“I miss Lacey.” Whenever I see the big tears forming in my ten-year-old’s eyes, I know this is coming. They are the same tears that flooded to the surface and streamed his cheeks the morning I had to wake him up with the news that his beloved pet had died just moments before on the floor outside his room.
Though nearly two and a half years have passed, we are still grieving her loss – especially my sweet, sensitive boy.
She was young – just three years old. And it was sudden.
My husband had been petting her, everything absolutely normal, when minutes later her heard a weird meow from outside the bathroom and rushed out to find she was gone. There was no warning. She was here, then she was gone.
He woke me first. “There’s something wrong with Lacey. She’s dead.” It took me a few moments to process his words, but the still ball of grey fur visible from our door quickly brought what he had said into focus.
Our son began to stir, and we knew we needed to tell him before he saw her – a visual that would never leave him if he did. Running my hand over his hair, I leaned over my kid who suddenly seemed so little, and I broke his heart.
“Sweetheart – Lacey died.” His eyes opened wide as he struggled to understand what I had just said. Then as my husband quickly rushed our cat out of sight, my son lay in his bed, with fat tears soaking his face and pillow.
Two years later, he repeats this routine several times a month.
He clutches one of the many grey stuffed cats he has chosen as a representative of the loyal and protective cat who used to sleep beside him on his bed every night, and he sobs. Despite the passage of time, and the love from our two remaining cats, his grief continues to be raw and powerful.
His grief is more than sadness and heartache.
This longing for his cat has created a great anxiety within him about the afterlife. When he asks us what happens after death, we tell him the truth – that no one really knows for sure. This not knowing haunts him, in spite of anything we offer as reassurance.
My husband is an atheist. We have told him that what my husband and many people believe happens is that there is just nothing, the same way it was before we are born, and so there is no pain. This threw my son into an absolute panic.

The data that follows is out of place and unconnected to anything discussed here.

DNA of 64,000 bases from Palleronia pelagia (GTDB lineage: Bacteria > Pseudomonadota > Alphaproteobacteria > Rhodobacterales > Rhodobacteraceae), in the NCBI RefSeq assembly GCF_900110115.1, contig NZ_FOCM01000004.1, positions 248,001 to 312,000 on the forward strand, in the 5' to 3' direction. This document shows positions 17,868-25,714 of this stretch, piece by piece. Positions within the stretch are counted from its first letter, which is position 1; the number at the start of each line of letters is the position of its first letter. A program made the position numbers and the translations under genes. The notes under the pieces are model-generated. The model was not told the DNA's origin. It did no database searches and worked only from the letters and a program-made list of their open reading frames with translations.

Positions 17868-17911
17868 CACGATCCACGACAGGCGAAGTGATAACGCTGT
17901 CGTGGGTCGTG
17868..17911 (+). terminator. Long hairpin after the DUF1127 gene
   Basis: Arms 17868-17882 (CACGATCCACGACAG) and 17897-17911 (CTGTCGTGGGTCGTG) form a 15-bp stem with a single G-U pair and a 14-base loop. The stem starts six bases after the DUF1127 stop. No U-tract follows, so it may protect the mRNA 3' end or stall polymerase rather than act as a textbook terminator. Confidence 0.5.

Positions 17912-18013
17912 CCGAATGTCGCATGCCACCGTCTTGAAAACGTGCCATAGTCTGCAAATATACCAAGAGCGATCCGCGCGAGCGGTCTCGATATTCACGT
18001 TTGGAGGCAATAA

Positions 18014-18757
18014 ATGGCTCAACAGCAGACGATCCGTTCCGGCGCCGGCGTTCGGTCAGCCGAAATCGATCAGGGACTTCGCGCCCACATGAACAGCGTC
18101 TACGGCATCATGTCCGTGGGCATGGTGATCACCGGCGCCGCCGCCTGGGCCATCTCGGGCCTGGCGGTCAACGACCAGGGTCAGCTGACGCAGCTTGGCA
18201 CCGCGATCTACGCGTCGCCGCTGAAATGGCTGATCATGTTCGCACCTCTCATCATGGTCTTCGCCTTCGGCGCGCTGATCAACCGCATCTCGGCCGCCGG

I told him that I like to believe in Heaven.
I like the idea that our loved ones are up there waiting to see us again, a long time from now, and keeping each other company. While somewhat more of a comfort to him, he wanted a guarantee I couldn’t give him.
We also discussed other beliefs such as reincarnation. Ultimately, we told him that no one knows for sure and that he should believe what he chooses to. It’s a big concept for a ten-year-old.
So far, what has offered him the most comfort has been combining several dogmas into one that makes sense to him, which we have actively encouraged.
But there is still the matter of his missing cat. His best friend.
The pet that was his above anyone else’s. She loved him – intensely. We hadn’t intended to bring two cats home the day we went to adopt the cat we had chosen online through a rescue agency, but the second these two saw each other we knew it was meant to be.
And so we brought home our new kittens, Cagney and Lacey. And from then on, she didn’t leave his side until we lost her.
We have lost pets before. We will, someday, lose the ones we have now.
But as much as he loved and loves the rest of them, no animal will ever affect him the way losing his beloved Lacey did. We will continue to support him and to grieve with him, hoping that this heavy heart of his begins one day to lighten.
We will continue to take him to counseling to work through all of these big emotions. We will all miss our little grey ball of fluff.
But she was his, and he was hers – and always will be.